The NBA announced on Sunday that Griffin has been fined $50,000 for “public criticism of the officiating and comments detrimental to the NBA.”
Williamson suffered a fractured finger on his left hand during the Pelicans’ loss to the Philadelphia 76ers on Friday night. The team said he will be sidelined indefinitely, which is going to make it much more difficult for New Orleans to qualify for the play-in tournament.
Griffin was obviously upset by the news, and he decided to lash out at NBA officials for not doing enough to protect Williamson. You can read Griffin’s comments here.
The Pelicans entered Sunday in 11th place in the Western Conference. They’re two games back of the No. 10 seed San Antonio Spurs with just five games remaining in the regular season.
For the second consecutive game, the New Orleans Pelicans failed to see out a late lead and ended up losing in overtime, this time to the New York Knicks.
With 7.8 seconds left and the Pelicans leading by three, Pelicans guard Eric Bledsoe failed to foul Derrick Rose to prevent a game-tying three. Lonzo Ball then lost Knicks guard Reggie Bullock, who found himself wide open to knock down the game-tying three to force overtime.
After the game, Pelicans coach Stan Van Gundy ripped into his players, saying they made mistakes high schoolers wouldn’t have made.
Stan Van Gundy: “Today, with 7.8 seconds left, high school guys would’ve done what they’re supposed to do.”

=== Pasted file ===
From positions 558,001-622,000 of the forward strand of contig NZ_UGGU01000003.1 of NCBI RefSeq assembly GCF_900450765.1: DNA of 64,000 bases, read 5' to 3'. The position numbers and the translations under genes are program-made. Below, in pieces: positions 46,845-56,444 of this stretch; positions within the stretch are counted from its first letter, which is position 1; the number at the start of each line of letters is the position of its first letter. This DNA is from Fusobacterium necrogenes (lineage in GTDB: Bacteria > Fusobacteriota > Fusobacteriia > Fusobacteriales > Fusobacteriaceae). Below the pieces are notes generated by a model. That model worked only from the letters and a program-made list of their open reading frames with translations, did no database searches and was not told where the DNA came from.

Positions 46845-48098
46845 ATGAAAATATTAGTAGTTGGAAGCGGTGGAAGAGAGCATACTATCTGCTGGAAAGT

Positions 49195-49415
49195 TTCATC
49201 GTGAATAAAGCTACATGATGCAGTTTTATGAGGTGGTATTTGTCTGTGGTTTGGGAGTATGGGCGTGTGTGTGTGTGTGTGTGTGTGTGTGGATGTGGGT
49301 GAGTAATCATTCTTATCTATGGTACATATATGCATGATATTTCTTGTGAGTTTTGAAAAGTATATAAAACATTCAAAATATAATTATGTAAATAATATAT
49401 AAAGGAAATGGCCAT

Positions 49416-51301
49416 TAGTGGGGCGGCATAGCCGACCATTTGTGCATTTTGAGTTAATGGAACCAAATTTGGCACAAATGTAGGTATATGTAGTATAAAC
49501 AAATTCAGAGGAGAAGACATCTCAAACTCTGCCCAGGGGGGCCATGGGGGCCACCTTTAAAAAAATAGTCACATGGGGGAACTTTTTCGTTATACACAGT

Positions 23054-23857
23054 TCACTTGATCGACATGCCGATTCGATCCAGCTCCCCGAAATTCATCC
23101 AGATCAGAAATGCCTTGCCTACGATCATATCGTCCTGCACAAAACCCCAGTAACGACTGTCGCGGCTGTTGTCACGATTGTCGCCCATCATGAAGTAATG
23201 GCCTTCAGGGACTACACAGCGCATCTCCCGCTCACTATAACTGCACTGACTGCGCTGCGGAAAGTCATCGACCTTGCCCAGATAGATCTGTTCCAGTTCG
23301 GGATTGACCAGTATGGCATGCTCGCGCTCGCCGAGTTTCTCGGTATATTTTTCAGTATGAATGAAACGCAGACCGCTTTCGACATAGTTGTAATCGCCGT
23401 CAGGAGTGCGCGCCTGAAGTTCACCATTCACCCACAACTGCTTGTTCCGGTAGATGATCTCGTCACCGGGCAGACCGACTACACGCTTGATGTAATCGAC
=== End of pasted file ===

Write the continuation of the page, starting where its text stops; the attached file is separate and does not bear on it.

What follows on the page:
Van Gundy’s rage is understandable. The Pelicans also blew a late lead against the Washington Wizards on Friday, which prompted Van Gundy to turn his frustrations on a different target. With New Orleans fading from the playoff race thanks to these defeats, Van Gundy’s only going to get more frustrated the more this continues.
Veteran guard J.J. Redick accused New Orleans Pelicans executive VP David Griffin and the team’s front office of dishonest treatment surrounding Redick’s trade to the Dallas Mavericks.
On Wednesday, Redick spent time on his “Old Man & the Three” podcast discussing the Pelicans’ handling of him this season. He said he had requested a trade in November, in part because of the difficulties of his family in Brooklyn to come visit him during the season. Redick claims Griffin told him to come down for a month and if that did not change Redick’s mind, the Pelicans would find a situation elsewhere that he was happy with.
Redick went on to say that he expected to be bought out once a trade did not happen by February, and was “shocked’ when he was shipped to the Mavericks, saying the team never came up in discussions with New Orleans.
JJ Redick on his podcast:
– He was "shocked" to be traded to the Mavericks – He requested a trade in November to be closer to his family in Brooklyn during COVID – He thought the Pelicans would offer a buyout after the trade deadline pic.twitter.com/ElgsesVFHT
“I don’t think you’re going to get honesty from that front office, objectively speaking,” Redick said, via Andrew Lopez of ESPN. “That’s not an opinion, I just don’t think you’re gonna get that. I don’t think what happened with me is necessarily an isolated incident. I think front offices around the league operate in their best interest. I get that. I understand that.
“Truthfully… I think I was a little naive thinking I was in Year 15 and I attempted to do things right throughout my career. But in terms of this front office, yeah, it’s not something where I would expect certainly the agents who worked on this with me to ever trust that front office again.”
It’s certainly not great for the Pelicans if this reputation sticks. Players pay attention to this sort of thing, and Redick’s bad experience might resonate with others. It could potentially lead to some veterans thinking twice before agreeing to join the Pelicans depending on the circumstances.